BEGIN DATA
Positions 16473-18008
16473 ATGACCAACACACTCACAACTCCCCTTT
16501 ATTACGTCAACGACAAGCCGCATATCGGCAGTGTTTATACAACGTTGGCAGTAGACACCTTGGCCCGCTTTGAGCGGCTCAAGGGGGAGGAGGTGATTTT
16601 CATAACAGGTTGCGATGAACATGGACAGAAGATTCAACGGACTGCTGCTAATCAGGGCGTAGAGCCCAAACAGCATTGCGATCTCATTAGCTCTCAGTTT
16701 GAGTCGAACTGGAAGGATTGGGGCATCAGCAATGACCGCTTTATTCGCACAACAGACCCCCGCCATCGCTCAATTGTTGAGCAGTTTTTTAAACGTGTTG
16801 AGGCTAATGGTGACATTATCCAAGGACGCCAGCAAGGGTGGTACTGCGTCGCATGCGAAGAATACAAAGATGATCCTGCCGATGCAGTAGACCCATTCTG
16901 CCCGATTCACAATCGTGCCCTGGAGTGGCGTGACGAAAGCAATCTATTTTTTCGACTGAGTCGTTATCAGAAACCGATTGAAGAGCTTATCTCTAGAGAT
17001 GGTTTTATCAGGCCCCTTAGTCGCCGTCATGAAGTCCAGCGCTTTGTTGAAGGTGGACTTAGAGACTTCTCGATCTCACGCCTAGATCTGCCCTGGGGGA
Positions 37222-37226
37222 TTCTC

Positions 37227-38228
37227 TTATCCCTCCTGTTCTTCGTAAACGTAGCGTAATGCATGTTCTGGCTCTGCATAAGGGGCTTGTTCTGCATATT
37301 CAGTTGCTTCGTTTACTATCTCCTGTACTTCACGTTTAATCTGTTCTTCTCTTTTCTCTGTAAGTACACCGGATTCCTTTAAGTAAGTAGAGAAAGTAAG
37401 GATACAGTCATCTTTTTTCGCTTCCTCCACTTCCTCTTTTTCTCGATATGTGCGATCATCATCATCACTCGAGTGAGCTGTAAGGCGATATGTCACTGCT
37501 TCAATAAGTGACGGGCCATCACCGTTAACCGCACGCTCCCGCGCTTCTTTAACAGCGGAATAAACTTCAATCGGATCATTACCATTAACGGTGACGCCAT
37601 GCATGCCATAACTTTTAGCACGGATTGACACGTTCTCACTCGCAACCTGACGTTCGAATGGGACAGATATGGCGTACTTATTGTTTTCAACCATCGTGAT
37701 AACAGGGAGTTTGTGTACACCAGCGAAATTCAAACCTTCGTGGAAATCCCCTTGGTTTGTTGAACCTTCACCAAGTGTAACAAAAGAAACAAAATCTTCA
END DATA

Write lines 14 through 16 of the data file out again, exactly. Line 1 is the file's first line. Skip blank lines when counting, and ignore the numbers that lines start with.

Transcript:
37401 GATACAGTCATCTTTTTTCGCTTCCTCCACTTCCTCTTTTTCTCGATATGTGCGATCATCATCATCACTCGAGTGAGCTGTAAGGCGATATGTCACTGCT
37501 TCAATAAGTGACGGGCCATCACCGTTAACCGCACGCTCCCGCGCTTCTTTAACAGCGGAATAAACTTCAATCGGATCATTACCATTAACGGTGACGCCAT
37601 GCATGCCATAACTTTTAGCACGGATTGACACGTTCTCACTCGCAACCTGACGTTCGAATGGGACAGATATGGCGTACTTATTGTTTTCAACCATCGTGAT